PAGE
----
Visual cortical inhibitory function in migraine is not generally impaired: evidence from a combined psychophysical test with an fMRI study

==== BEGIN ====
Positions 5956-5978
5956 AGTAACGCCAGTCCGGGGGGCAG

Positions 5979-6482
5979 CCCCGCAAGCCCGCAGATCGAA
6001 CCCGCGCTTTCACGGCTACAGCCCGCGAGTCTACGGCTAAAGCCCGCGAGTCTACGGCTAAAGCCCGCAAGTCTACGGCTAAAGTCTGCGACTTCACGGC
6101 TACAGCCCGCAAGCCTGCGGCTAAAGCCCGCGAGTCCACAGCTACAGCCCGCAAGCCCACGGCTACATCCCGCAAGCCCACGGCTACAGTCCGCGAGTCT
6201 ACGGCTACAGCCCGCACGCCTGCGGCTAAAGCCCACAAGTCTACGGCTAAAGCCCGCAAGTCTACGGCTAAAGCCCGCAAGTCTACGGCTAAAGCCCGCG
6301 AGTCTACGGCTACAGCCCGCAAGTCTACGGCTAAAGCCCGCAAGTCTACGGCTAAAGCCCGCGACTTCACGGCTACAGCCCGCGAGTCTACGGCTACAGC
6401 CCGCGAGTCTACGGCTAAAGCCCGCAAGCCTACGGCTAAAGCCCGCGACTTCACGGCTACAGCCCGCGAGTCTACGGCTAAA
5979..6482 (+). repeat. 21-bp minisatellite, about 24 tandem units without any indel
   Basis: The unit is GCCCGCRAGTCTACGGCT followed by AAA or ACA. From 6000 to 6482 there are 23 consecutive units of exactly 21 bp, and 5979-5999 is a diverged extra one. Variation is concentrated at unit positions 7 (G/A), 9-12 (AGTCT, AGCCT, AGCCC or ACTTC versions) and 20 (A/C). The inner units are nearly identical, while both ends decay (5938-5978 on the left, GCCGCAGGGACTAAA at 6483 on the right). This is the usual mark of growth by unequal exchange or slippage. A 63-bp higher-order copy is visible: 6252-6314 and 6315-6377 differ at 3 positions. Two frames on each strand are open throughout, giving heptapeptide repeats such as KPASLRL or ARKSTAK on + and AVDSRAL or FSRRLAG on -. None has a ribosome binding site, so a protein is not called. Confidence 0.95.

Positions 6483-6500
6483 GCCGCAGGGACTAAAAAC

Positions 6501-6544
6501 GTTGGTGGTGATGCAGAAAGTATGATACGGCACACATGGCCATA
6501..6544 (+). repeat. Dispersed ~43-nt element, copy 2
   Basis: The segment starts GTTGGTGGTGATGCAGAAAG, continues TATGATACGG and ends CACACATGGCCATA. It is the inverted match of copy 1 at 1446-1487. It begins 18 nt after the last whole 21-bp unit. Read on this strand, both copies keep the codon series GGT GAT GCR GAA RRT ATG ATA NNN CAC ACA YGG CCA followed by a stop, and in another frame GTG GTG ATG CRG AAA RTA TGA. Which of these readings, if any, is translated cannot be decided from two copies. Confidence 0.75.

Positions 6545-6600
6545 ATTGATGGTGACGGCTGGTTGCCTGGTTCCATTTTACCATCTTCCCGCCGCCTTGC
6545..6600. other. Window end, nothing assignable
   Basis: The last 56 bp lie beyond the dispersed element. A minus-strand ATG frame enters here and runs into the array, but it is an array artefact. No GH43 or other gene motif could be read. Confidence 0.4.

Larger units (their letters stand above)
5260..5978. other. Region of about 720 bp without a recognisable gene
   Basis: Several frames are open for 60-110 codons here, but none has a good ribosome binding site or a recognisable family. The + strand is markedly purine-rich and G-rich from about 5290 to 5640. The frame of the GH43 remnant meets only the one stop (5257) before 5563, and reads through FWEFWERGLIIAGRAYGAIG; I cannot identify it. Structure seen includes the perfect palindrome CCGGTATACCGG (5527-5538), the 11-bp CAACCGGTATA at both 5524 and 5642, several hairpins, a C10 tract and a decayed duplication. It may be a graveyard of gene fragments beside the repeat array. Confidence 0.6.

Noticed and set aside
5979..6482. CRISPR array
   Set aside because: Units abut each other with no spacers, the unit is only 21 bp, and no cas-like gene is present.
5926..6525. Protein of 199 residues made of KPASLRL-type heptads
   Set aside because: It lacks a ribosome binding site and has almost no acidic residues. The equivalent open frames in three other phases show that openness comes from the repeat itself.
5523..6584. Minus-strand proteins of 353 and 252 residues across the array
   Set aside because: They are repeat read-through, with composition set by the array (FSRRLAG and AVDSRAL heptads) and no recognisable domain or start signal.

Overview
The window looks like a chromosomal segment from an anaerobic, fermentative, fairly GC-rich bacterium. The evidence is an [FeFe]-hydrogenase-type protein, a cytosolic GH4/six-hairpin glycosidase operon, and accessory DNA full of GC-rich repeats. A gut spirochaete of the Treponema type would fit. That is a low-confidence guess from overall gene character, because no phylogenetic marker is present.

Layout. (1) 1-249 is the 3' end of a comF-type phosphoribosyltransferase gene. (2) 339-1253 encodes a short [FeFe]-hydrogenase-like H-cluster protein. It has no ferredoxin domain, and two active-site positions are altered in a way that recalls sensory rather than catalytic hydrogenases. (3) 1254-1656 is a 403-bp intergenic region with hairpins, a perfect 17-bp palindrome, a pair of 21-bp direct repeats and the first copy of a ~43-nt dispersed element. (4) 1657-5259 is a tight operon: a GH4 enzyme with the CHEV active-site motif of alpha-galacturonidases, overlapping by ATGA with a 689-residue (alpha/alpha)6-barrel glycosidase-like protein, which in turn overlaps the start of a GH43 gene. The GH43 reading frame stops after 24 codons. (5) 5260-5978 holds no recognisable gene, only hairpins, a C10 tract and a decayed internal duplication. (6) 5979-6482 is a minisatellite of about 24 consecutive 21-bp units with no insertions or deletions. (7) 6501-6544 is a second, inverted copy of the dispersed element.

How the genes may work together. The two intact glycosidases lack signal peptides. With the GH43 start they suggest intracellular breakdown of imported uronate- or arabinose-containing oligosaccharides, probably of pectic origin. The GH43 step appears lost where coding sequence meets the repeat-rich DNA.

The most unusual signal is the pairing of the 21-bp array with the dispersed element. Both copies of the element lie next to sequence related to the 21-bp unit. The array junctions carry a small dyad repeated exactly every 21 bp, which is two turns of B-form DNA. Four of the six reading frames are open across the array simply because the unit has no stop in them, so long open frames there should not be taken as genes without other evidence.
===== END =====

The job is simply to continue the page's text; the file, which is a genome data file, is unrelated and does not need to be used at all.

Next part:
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A robust, visual masking test that was developed to be feasible with functional magnetic resonance imaging (fMRI) was used to examine the visual cortical inhibitory function in migraine patients with visual aura at both psychophysical and cortical levels. The study showed that the decreased visibility of a visual target was associated with a reduction in cortical activation in the primary visual cortex. The suppression of the transient on-response and after-discharge of neurons to the target was most likely to be responsible for reducing cortical activation, rendering the target less visible or invisible. The migraine patients were equally susceptible to visual masking and showed no difference in cortical activation when compared with age- and sex-matched non-headache controls, demonstrating that visual cortical inhibitory function was not impaired under the experimental conditions. Although these results are not in conflict with the general cortical hyperexcitability theory in migraine, they provide evidence to show the limitation to the theory.

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